Program

Program Overview

Tentative Agenda as below. Final program will be available around late March, 2019.

April 19th, 2019 10:00-17:00 Registration, collecting conference materials
14:00-16:00 Tutorial Session (TBA)
April 20th, 2019

 

09:00-12:00 Keynote & Plenary Speeches
13:00-18:00 Oral Presentations
15:00-16:00 Poster Presentations
April 21st, 2019

 

09:00-12:00 Keynote & Plenary Speeches
13:00-18:00 Oral Presentations
15:00-16:00 Poster Presentations
18:00-19:00 Closing Ceremony
April 22nd, 2019 09:00-12:00 Lab Visit (TBA)

The Forbidden City

Today the Forbidden City (or Palace Museum), a World Heritage site since 1987, still abounds with the sense of grandeur and wealth, an aura of pomp and majesty that has passed down through the ages. This secret city was closed off from the world for about 500 years but now 720,000 sq m of courtyards, pavilions, great halls, flourishing gardens and nearly 10,000 rooms combine to form one of the best-preserved historical sites in China. Built by tens of thousands of people, it took over 14 years and 32 million bricks to complete.

Badaling Great Wall

From Shanhaiguan, northeast of Qinhuangdao City in Hebei Province on the east coast, the Great Wall rises and falls with the contours of the mountains westwards, crossing nine provinces, municipalities and autonomous regions over 6,700 kilometers, to end at Jiayuguan, southwest of Jiayuguan City in Gansu Province. Building of the wall began during the Spring and Autumn period (770-476 BC) and the Warring States period (475-221 BC) of the Eastern Zhou Dynasty. Ducal states at that time built walls to defend their individual territories. After the First Emperor of the Qin Dynasty crushed all rival states, he founded the first centralized and unified dynasty in Chinese history. To consolidate the country and ward off invasion by ethnic minority tribes in the north he had the walls linked and extended, giving rise to the 5,000-kilometer-long Qin Great Wall. Later dynasties from Han (206 BC – AD 220) to Ming (1368-1644) continued to build and improve the wall, extending it by more than 1,000 kilometers to its present magnitude.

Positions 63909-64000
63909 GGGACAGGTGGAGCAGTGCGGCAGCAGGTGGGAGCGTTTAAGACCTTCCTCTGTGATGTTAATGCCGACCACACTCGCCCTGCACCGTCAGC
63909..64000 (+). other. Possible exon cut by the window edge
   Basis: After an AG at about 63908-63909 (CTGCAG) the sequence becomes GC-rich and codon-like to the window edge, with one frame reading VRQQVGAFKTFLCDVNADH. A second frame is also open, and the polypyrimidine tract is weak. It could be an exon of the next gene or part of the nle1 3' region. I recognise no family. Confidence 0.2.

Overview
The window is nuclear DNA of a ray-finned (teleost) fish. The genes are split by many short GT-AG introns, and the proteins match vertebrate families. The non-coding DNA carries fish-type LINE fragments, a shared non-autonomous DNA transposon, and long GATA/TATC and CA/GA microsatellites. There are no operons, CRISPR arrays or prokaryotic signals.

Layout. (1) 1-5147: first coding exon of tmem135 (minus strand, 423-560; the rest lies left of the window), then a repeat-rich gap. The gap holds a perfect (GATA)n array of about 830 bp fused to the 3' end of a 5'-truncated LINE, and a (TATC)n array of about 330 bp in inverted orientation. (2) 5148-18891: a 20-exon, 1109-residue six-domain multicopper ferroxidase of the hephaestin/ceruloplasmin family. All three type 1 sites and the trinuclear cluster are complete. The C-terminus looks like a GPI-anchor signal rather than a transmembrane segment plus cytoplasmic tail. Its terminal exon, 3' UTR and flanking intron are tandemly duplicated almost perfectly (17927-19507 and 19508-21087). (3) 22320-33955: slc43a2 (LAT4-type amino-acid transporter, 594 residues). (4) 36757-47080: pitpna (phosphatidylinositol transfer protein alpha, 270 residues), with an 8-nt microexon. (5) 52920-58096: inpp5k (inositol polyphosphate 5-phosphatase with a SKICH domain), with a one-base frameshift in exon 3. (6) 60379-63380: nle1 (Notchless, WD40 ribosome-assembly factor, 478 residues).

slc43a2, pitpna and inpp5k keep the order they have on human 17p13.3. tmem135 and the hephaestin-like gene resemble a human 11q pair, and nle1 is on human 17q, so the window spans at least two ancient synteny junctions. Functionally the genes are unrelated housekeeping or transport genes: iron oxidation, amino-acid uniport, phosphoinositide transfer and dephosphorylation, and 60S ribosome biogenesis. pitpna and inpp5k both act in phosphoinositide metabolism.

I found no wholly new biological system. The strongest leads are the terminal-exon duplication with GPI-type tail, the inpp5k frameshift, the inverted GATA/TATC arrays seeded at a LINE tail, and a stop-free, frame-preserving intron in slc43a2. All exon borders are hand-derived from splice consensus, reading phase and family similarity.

The Summer Palace

The Summer Palace, one of the finest examples Garden Architecture in China, is located in the northwest suburbs of Beijing. More than 100 examples of traditional architecture are to be found in the park, including pavilions, terraces, temples, pagodas, waterside gazebos, covered corridors, stone bridges and the famous marble boat. In December 1998, UNESCO included the Summer Palace on its World Heritage List. It declared the Summer Palace an "outstanding expression of the creative art of Chinese Landscape Garden Design, incorporating the works of humankind and nature in a harmonious whole."

Temple of Heaven

The Temple of Heaven, literally the Altar of Heaven, is a complex of Taoist buildings situated in southeastern Beijing. The Emperors of the Ming and Qing dynasties visited the complex annually when they prayed to Heaven for good harvests. It is regarded as a Taoist temple, although Chinese Heaven worship, especially by the reigning monarch of the day, actually pre-dates Taoism. The temple complex was constructed from 1406 to 1420 during the reign of the Yongle Emperor, who was also responsible for the construction of the Forbidden City in Beijing. The complex was extended and renamed the Temple of Heaven during the reign of the Jiajing Emperor in the 16th century. The Jiajing Emperor also built three other prominent temples in Beijing, the Temple of the Sun in the east, the Temple of the Earth in the north, and the Temple of the Moon in the west. The Temple of Heaven was renovated in the 18th century under the Qianlong Emperor.